“As I got older, my environment and living situations turned me away from my childhood dreams and down a path that was not the best,” Ezedi said.

Ezedi and his mother moved to California when his mother remarried. Ezedi was off the streets and his family was doing better, but he started getting involved in gang activity.  

“My mom kicked me out several times,” said Ezedi. “She eventually let me back in the house. When she did, I remember coming home from school to my bedroom stripped of everything but my bed, my dresser and a bible on the bed.” 

“I read the bible while I was grounded for two weeks. I thought it helped me change, but I still went back to hang out with old friends.”  

Ezedi said his friends always came to him with questions because he always had the answers. He knew so much because of the time he spent at the library reading while he was homeless.

“One day, one of the older guys in the gang came to me and told me this lifestyle was not for me and that I did not belong there,” said Ezedi.  

“He said all of the other guys in the gang would end up dying there or thrown in jail. He told me he didn’t want to see me there ever again, so I didn’t go back.”  

“The next year, I started playing football in high school. That’s when things started getting better.”  

Though he never got in trouble for anything gang-related, Ezedi faced legal action after he was accused of stealing a bicycle. The charges were dropped after an investigation revealed he had been at a high school football fundraiser. Because of this documentation, Ezedi was not allowed to enlist in the Army, Navy or Marine Corps.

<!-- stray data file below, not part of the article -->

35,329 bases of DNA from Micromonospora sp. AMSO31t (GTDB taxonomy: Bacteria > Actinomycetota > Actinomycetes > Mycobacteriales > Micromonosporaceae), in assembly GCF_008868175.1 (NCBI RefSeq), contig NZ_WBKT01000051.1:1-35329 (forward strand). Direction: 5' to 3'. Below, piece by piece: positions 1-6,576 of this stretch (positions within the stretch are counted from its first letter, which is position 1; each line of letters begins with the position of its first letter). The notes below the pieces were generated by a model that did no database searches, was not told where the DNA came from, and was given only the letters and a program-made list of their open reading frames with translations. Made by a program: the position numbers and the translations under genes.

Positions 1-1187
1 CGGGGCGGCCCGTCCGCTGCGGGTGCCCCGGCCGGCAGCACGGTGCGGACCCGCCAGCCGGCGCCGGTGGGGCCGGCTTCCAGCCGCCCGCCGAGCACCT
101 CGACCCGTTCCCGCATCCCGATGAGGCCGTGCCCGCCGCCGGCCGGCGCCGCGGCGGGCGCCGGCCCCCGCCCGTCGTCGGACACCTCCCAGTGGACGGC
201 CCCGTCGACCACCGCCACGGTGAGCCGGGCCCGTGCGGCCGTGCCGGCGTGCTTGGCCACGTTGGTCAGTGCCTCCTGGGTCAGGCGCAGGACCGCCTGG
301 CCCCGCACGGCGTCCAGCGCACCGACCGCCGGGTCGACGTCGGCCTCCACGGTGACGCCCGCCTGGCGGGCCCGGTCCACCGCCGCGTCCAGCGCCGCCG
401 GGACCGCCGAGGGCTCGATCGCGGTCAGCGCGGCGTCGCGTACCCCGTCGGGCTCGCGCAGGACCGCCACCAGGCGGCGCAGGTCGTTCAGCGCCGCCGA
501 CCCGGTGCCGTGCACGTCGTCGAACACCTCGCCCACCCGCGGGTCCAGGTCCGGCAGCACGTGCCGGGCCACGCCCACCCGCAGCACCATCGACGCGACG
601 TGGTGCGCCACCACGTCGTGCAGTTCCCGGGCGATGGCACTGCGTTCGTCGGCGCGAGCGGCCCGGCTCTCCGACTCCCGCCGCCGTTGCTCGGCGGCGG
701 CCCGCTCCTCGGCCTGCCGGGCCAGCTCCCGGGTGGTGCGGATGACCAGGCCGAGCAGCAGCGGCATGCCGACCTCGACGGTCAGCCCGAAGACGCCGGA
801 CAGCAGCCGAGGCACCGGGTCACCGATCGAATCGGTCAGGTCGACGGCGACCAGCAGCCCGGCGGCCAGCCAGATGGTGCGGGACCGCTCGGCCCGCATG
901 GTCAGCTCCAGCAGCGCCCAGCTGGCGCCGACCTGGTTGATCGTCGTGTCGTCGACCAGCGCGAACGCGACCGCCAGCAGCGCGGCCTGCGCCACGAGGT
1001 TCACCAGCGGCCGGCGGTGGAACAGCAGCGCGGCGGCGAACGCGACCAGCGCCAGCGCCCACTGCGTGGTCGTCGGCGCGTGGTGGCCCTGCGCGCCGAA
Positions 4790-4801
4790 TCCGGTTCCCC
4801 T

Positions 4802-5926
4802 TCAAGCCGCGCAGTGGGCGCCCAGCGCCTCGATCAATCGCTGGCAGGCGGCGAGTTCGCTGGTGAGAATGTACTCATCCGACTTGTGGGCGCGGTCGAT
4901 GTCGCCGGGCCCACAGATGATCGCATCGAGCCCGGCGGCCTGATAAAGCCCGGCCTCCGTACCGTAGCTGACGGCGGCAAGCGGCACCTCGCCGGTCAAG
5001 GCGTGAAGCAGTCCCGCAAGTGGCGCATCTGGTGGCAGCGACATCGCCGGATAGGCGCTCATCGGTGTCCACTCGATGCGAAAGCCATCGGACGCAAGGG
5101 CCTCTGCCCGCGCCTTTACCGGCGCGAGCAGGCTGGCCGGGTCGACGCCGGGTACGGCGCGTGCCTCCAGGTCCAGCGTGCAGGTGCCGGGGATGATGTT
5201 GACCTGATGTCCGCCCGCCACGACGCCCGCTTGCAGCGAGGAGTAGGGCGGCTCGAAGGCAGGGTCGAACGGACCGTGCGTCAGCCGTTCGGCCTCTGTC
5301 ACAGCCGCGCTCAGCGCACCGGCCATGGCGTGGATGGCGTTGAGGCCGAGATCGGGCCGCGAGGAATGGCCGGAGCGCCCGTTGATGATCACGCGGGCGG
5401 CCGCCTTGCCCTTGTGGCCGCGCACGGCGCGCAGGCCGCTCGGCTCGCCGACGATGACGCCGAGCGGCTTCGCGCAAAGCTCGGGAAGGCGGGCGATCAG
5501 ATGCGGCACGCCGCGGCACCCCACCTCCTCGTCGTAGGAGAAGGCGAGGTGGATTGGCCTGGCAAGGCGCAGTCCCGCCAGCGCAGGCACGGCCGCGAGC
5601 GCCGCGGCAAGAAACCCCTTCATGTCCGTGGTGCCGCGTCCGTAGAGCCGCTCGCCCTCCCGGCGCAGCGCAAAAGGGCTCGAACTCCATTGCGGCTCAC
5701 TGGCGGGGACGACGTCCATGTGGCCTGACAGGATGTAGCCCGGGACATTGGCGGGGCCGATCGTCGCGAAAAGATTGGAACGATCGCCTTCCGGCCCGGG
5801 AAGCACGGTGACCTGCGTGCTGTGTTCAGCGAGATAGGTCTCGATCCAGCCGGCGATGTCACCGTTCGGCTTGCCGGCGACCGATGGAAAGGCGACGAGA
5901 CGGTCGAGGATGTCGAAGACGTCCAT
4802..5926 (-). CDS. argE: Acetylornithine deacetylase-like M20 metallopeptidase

One of Ezedi’s friends told him he shouldn’t give up on the military and to try enlisting in the Coast Guard.  

“When I approached the Coast Guard, I told them everything,” said Ezedi. “My recruiter at the time, Petty Officer Second Class Adam Diaz, called his chief. I could hear the chief on the phone saying, ‘Well, he obviously didn’t do it. He’s fine.’”  

“I was so happy. I sat in that chair and cried,” Ezedi said.

Ezedi went on to join the Coast Guard in 2014 and spent eight weeks in boot camp at Coast Guard Training Center Cape May, New Jersey.  

While Ezedi is currently enjoying the life he’s made for himself as a Coast Guardsman, it isn’t the only thing he wants to do with his life. Ezedi hopes to take the knowledge and military experience he’s gained and apply it to a bigger ambition after separating from the Coast Guard.  

“My plan is to serve twenty years in the Coast Guard as an operations specialist and then become a politician back in the Bahamas, maybe even a U.S. Ambassador or Prime Minister,” said Ezedi.  

Ezedi hopes to make the Bahamas a better place through politics and give the people of the islands a better chance to have what he has today. 

“I want to help the world a little bit,” Ezedi said. “One place at a time.”

This article appears courtesy of USCG News and can be found in its original edition here

The opinions expressed herein are the author's and not necessarily those of The Maritime Executive.